Risk stratification tools are evolving. There are things like the Dynamic International Prognostic Scoring System, which is used at the time of diagnosis, and now more recently, things like the Mutation-Enhanced International Prognostic Score System-70, which incorporates mutation profile as well. Risk stratification is an issue to try to understand if transplant is something that should be considered.

What characteristics have the most influence on choice of therapy for myelofibrosis?

Breaking down what you do for the patient on an individual level depends on what the issue is. There are patients who have anemia as their major disease modification without having massive splenomegaly or even constitutional symptoms. These are not common patients, but they exist. For those patients, there are a number of different options, and those include a lot of older drugs like danazol, thalidomide, prednisone, erythropoietin stimulating agents, and potentially momelotinib.8

For those patients who have splenomegaly or elevated [blood cell] counts without anemia or symptoms, sometimes there is still a role for hydroxyurea, but randomized studies have shown ruxolitinib to be superior for controlling spleen size vs hydroxyurea. For patients with anemia with splenomegaly or symptoms, momelotinib and pacritinib [Vonjo] both have anemia signals and can be used. Ruxolitinib can also be used but one of the major AEs of ruxolitinib is anemia, so one has to keep that in mind.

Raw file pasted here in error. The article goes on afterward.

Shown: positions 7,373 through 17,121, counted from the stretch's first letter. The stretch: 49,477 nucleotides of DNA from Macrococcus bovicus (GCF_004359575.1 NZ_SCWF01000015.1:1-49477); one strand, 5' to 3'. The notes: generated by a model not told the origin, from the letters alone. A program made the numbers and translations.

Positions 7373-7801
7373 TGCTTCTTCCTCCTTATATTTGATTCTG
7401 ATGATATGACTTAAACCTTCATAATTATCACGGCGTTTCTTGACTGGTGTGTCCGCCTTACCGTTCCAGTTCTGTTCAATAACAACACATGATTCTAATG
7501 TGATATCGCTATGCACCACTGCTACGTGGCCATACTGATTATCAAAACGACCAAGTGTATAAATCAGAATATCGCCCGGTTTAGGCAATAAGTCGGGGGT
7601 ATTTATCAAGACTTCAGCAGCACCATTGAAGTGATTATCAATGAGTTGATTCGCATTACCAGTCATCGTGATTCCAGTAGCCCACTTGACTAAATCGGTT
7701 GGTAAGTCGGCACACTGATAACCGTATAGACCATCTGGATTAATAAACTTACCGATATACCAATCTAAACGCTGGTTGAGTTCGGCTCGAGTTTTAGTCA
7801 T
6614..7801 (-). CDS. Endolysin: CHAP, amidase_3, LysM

For patients with profound thrombocytopenia, pacritinib is often the drug of choice. For patients who have been on a JAK inhibitor, most commonly ruxolitinib, [and the disease failed to respond]…per the National Comprehensive Cancer Network, you can use one of the other JAK inhibitors. The question is, what are the data to support that? The data that we have are mostly from switching from ruxolitinib to another agent. In other words, we don't have any data regarding what happens if you take a patient who starts on fedratinib and switch them to pacritinib or momelotinib. There are not any robust data there, which doesn't mean you can't do it, but it’s something to be aware of. Whereas we do have a number of studies in which patients have been on ruxolitinib and switched to momelotinib, pacritinib, or fedratinib. That is something to keep in mind.


1. Arber DA, Orazi A, Hasserjian RP, et al. International Consensus Classification of Myeloid Neoplasms and Acute Leukemias: integrating morphologic, clinical, and genomic data. Blood. 2022;140(11):1200-1228. doi:10.1182/blood.2022015850

2. Klampfl T, Gisslinger H, Harutyunyan AS, et al. Somatic mutations of calreticulin in myeloproliferative neoplasms. N Engl J Med. 2013;369(25):2379-2390. doi:10.1056/NEJMoa1311347

3. Nangalia J, Massie CE, Baxter EJ, et al. Somatic CALR mutations in myeloproliferative neoplasms with nonmutated JAK2. N Engl J Med. 2013;369(25):2391-2405. doi:10.1056/NEJMoa1312542

4. Duminuco A, Torre E, Palumbo GA, Harrison C. A journey through JAK inhibitors for the treatment of myeloproliferative diseases. Curr Hematol Malig Rep. 2023;18(5):176-189. doi:10.1007/s11899-023-00702-x

5. Heine A, Held SA, Daecke SN, et al. The JAK-inhibitor ruxolitinib impairs dendritic cell function in vitro and in vivo. Blood. 2013;122(7):1192-1202. doi:10.1182/blood-2013-03-484642

6. Schonberg K, Rudolph J, Cornez I, Brossart P, Wolf D. The JAK1/JAK2 inhibitor ruxolitinib substantially affects NK cell biology. Blood. 2013;122(21):16. doi:10.1182/blood.V122.21.16.16

7. Duminuco A, Chifotides HT, Giallongo S, Giallongo C, Tibullo D, Palumbo GA. ACVR1: a novel therapeutic target to treat anemia in myelofibrosis. Cancers (Basel). 2023;16(1):154. doi:10.3390/cancers16010154

8. Tefferi A, Pardanani A, Gangat N. Momelotinib (JAK1/JAK2/ACVR1 inhibitor): mechanism of action, clinical trial reports, and therapeutic prospects beyond myelofibrosis. Haematologica. 2023;108(11):2919-2932. doi:10.3324/haematol.2022.282612